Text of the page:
College is often a parent’s biggest expense after retirement, yet people are hesitant to save because they don’t know the 529 Plan rules. A 529 College Savings Plan is a terrific wealth building investment for families and has more benefits and flexibility than people realize. While I think investors need to prioritize their own retirement and wealth management, that time horizon is much longer than for college. Retirement accumulation takes 40 years and then will be spent over 20-30 years. College saving is 18 years or less and then 4-6 years of spending.
College costs are growing faster than CPI and it already costs $300,000 for four years at most private universities. If your student changes majors, or decides to stay for a graduate degree, their cost could reach $500,000. 44.7 million American have student loan debt, totaling over $1.6 trillion. Students loans are a looming crisis; 11.1% are presently delinquent or in default and repayment is crushing a lot of Millennials. Many of us had student loans when we were younger, but do not fully appreciate how the magnitude of these loans have grown since we were in college.
Yes, there are a few drawbacks to College Savings Plans, and that’s why I want you to understand the 529 Plan rules. The value is so significant that when people get hung up on the rules, I think they risk missing out on substantial tax benefits and investment opportunities. After all, there are rules for 401(k) accounts and Roth IRAs, but most people are happy to navigate those rules to reap the rewards.
Tax Rules of 529 Plans
- The primary benefit of a 529 Plan is tax-free withdrawals for qualified higher educational expenses, such as tuition, room and board, and books. You can now also use a 529 Plan towards private K-12 tuition, up to $10,000 a year. You can also use $10,000 towards student loan repayment.
- There is no Federal tax deduction for 529 Plan contributions, however, many states do offer a state income tax deduction. In some states, you have to contribute to that state’s plan to get a deduction. In other states, you can contribute to any plan. For Texas, there is no state income tax, so there is no deduction for a 529 plan contribution.
- Contribution limits: most plans have very high limits, often $350,000 or higher. However, most donors want to stay under the annual gift tax exclusion of $15,000 per person. The IRS will let you contribute 5 years at once, or $75,000 per beneficiary. If you and your spouse are funding a 529, you can each contribute $75,000 or $150,000 total under the gift tax exclusion. If you want to contribute more than that, you can. You just have to file an annual gift tax return. You will not owe any taxes until your gifts exceed your unified lifetime exemption of $11.58 million (2020). (Note: certain candidates propose to lower the estate tax threshold to $3.5 million. If that happens, you may want to exceed the gift limits now to reduce a future estate tax liability.)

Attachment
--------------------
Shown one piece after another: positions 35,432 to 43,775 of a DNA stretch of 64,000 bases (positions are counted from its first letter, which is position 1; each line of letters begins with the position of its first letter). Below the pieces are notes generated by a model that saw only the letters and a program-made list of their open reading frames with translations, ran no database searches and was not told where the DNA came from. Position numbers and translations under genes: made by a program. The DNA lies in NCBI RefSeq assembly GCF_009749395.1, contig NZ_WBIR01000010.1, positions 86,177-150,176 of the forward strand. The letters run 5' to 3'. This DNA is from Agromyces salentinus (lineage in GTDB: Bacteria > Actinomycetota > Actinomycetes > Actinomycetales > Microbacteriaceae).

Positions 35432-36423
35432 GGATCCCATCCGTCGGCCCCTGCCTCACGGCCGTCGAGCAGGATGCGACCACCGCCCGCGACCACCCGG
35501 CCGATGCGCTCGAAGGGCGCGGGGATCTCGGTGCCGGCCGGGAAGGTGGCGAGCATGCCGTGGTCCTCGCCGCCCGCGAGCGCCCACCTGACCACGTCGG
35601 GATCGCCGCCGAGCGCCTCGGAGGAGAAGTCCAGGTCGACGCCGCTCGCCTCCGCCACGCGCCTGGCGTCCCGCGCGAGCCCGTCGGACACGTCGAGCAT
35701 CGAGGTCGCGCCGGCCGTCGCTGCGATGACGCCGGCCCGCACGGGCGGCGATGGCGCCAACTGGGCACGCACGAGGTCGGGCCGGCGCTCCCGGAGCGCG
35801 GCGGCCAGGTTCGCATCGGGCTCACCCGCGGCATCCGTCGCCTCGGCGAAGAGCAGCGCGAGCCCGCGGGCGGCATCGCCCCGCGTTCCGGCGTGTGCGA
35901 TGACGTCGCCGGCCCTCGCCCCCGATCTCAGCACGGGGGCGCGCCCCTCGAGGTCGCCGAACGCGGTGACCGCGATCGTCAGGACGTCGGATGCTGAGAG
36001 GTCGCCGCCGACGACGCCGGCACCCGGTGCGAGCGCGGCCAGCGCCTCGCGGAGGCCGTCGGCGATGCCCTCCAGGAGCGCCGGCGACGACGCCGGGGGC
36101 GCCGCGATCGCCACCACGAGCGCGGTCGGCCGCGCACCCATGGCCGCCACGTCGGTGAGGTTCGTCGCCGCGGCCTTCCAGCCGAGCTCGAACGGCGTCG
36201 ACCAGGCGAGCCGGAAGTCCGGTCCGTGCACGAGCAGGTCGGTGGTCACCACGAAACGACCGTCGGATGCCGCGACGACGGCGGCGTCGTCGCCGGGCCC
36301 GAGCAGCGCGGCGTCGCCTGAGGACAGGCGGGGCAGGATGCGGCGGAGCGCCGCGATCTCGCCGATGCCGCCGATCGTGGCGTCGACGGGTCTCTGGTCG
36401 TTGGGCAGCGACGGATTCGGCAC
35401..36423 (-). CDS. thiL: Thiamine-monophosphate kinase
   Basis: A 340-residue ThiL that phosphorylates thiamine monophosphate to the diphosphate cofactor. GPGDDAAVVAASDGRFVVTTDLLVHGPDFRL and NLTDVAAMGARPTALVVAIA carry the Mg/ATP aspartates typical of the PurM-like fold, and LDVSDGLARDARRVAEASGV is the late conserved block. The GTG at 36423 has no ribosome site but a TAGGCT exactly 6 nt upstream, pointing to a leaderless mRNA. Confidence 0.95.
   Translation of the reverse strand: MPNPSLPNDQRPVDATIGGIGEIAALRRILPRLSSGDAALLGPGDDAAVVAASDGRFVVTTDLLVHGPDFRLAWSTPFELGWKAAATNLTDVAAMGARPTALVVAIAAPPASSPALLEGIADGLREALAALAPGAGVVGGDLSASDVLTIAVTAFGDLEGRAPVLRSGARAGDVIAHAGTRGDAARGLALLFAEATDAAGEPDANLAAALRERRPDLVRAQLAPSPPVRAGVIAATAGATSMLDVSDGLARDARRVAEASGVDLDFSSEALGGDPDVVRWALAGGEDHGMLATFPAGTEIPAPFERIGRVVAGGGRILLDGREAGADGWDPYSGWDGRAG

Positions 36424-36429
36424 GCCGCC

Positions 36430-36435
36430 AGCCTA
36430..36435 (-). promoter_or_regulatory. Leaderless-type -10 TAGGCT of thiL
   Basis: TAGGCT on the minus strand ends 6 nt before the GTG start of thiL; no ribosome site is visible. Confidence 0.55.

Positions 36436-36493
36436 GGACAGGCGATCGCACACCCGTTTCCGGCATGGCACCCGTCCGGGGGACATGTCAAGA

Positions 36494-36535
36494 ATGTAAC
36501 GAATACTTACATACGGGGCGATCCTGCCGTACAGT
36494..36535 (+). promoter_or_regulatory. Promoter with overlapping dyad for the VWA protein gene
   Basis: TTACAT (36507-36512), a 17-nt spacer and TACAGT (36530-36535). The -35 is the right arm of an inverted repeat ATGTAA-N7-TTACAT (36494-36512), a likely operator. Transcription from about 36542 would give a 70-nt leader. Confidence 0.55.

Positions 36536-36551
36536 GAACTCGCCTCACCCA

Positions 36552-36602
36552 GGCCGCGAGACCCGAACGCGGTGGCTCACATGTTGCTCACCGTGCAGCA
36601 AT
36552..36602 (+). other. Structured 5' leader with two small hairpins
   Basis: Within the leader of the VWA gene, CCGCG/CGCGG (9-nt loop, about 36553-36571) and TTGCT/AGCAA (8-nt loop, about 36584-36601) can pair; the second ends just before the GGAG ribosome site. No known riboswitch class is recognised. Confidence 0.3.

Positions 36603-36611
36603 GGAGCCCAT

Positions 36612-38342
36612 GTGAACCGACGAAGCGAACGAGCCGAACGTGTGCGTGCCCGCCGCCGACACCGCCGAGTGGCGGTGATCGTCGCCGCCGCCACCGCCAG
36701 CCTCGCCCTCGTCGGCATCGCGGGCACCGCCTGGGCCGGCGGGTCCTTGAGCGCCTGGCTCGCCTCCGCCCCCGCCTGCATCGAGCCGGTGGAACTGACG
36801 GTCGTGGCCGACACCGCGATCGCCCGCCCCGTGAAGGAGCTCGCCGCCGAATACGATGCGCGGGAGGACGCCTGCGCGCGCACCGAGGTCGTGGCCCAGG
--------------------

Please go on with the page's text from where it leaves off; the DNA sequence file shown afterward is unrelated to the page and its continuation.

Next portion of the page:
- All 529 Plans offer tax-deferred growth, so you pay no taxes on interest or capital gains annually. Now the part that stops everyone in their tracks: non-qualified withdrawals are subject to income tax and a 10% penalty.
Tax/Penalty Only on Earnings
Let’s dissect that a bit more, because it’s not as bad as you might think. The income tax and penalty apply ONLY to the earnings portion, not the whole withdrawal. For example, if you contributed $50,000 to a 529 and it grew to $70,000, you would have $20,000 in earnings. Withdraw the whole $70,000 for a non-qualified reason and you would pay a $2,000 penalty and the $20,000 earnings would be treated as ordinary income. At the 24% tax bracket, you’d pay $4,800 in income taxes.
Withdrawals are pro-rata, meaning earnings are proportional for each distribution. A non-qualified withdrawal from a 529 plan is not subject to the 3.8% net investment tax (the Medicare surtax), if you earn over $200,000 single or $250,000 married.
Ways Around the Penalty and Tax
Everyone is frozen by the thought they might have to pay a penalty, but there are exceptions and ways to avoid it. Here are more 529 Plan rules to know: